narp stones, in the stead of iron heades. T captayne is as if the use of reason and human spe should be caused him to eate and drinke, and gave him many communicated to a stupid ape. Caliban is malicious, thinges, and among other a great looking glasse, in the cowardly, false, and base in his inclinations; and yet he which as soon as he sawe his owne likeness, was so is essentially different from the vulgar kuaves of a cividaynly afrayde, and started backe with suche violence, lized world, as they are occasionally portrayed by that he overthrewe two that stood nearest about lim. Shakspeare. He is rude, but noe vulgar; he never falls When the captayne had thus gyven him certayne haukes into the prosaical and low familiarity of his drunken as. belles, with also a lookyng glasse, a combe, and a sociales, for he is a poetical being in his way; he always payre of beades of glasse, he sent him to lande with speaks too in verse.* He has picked up every thing foure of his owne men well armed. Shortly after, they diesonant and thorny in language, out of which he has sawe another gyant of somewhat greater stature with composed his vocabulary, and of the whole variety of his bowe and arrowes in his hande. As he drew nearer nature, the hateful, repulsive, and petrily deformed have unto our men hee laide his hande on his head, and alone been impressed on his imagination. The magical pointed up towards heaven, and our men did the lykc. world of spirits, which the staff of Prospero has asserThe caplayne sent his shippe boate to bring him to a little bled on the island, casts merely a faint reflection into Islande, beyng in the haven. This giant was very his mind, as a ray of light which falls into a dark cave, tractable and pleasaunt. He soong and counsed, and incapable of communicating to it either heat or illumina. in his daunsing left the print of his feete on the ground. Lion, merely serves to put in motion the poisonous vaAfter other xv. dayes were past, there came roure pours. The whole delineation of this monster is incon. other giauntes without any weapons, but had hid their ceivably consistent and profound, and notwithstanding bowes and arrowes in certaine bushes. The captayne its hatefulness, by no mears hurtful to our feelings, as retayned two of these, which were youngest and best the honour of human nature is left untouched. made. He tooke them by a deceite, in this manner; In the zephyr-like Ariel the image of air is not to be that giving them knyves, sheares, looking.glasses, mistaken, his name even bears an allusion to it ; on the belles, beades of chrystall, and such other trilles, he so other hand, Caliban signifies the heavy element of fylled their handes, that they could holde no more; then earth. Yet they are neither of them allegorical personi. causad two paire of shackels of iron to he putt on their fications, but beings individually determined. In gene. legges, making signes that he would also give them ral we find, in the Midsummer Night's Dream, in the "hose chaynes, which they liked very well because they Tempest, in the magical part of Macbeth, and wherever were made of bright and shining metall. And whereas Shakspeare avails himself of the popular belief in the they could not carry them bycause theyr hands were füll, invisible presence of spirits, and the possibility of coming the other giants would have carryed them, but the in contact with them, a profound view of the inward lilo captayne would not suffer them. When they felt the of Nature and her mysterious springs; which, it is true, shackels fast about theyr legges, they began to doubt; ought never to be altogether unknown to the genuine but the captayne did put them in comfort and bade them poet, as poetry is altogether incompatible with mechani. stand stille. In fine, when they sawe how they were cal physics, but which few have possessed in an equal deceived, they roared lyke bulles, and crved upon theyr degree with Dante and himself.”+ great devill Setebos, to help them. They say that It seems probable that this play was written in 1611. when any of them dye, there appeare x or xi devils at all events between the years 1609 and 1614. It appears leaping and daunsing about the bordje of the dead, and from the MSS. of Vertue that the Tempest was acted, seeme to have theyr bodies paynted with divers colours, by John Heminge and the rest of the King's Company, and that among other there is one seene bigver than the before Prince Charles, the Lady Elizabeth, and the residue, who maketh great mirth with rejoysing. This Prince Palatine Elector, in the beginning of the year 1613 great devyll they call Setebos, and call the lesse Cheleule. One of these giantes which they tooke, declared * Schlegel is not quite correct in asserting that Caliban by signes that he had seen devylles with two hornes “always speaks in terse.". Mr. Steevens, it is true, above theyr heades, with long hare doren to theyr endeavoured to give a metrical form to some of his feele, and that they caste forth fyre at theyr throates speeches, which were evidently intended for prose, and both before and behind. The captayne named these they are therefore in the present edition so printed. people Patagoni. The moste parie of them weare the Shakspeare, throughout his plays, frequently introduces skynnes of such beastes whereof I have spoken before. short prose speeches in the midst of blank verse. They lyve of raw fleshe, and a certaine swee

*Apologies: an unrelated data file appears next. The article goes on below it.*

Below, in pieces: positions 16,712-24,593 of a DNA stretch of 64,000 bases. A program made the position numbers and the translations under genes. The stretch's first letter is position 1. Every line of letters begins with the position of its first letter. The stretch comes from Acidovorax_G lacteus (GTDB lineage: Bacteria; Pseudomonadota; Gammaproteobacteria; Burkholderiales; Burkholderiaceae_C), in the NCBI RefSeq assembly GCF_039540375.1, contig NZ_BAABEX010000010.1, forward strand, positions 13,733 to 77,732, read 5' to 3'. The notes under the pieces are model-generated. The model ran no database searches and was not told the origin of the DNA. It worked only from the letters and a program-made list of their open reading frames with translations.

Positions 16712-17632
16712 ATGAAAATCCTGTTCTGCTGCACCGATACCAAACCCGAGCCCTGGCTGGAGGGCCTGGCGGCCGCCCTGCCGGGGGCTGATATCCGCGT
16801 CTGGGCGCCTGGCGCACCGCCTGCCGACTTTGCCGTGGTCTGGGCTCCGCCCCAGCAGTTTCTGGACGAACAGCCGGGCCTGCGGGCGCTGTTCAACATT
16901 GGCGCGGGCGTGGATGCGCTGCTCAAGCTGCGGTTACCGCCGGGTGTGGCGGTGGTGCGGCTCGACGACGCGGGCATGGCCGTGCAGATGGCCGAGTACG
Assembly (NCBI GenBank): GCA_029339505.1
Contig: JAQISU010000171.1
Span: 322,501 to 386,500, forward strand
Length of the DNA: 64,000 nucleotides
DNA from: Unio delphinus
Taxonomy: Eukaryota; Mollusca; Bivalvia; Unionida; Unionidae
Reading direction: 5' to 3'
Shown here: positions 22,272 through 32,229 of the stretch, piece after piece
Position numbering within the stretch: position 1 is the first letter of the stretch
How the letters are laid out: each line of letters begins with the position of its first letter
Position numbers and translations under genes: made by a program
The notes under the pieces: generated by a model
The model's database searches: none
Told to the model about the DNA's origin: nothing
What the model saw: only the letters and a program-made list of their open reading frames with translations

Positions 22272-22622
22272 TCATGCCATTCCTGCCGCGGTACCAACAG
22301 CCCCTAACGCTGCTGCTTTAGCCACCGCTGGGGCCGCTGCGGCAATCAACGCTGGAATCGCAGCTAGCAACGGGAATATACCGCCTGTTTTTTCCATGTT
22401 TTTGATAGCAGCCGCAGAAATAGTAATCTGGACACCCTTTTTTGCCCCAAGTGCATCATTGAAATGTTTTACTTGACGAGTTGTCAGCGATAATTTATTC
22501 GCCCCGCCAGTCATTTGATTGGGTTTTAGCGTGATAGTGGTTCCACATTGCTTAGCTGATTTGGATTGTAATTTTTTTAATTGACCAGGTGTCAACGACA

+ Lectures on Dramatic Literature by Aug. Will. which they call capar.”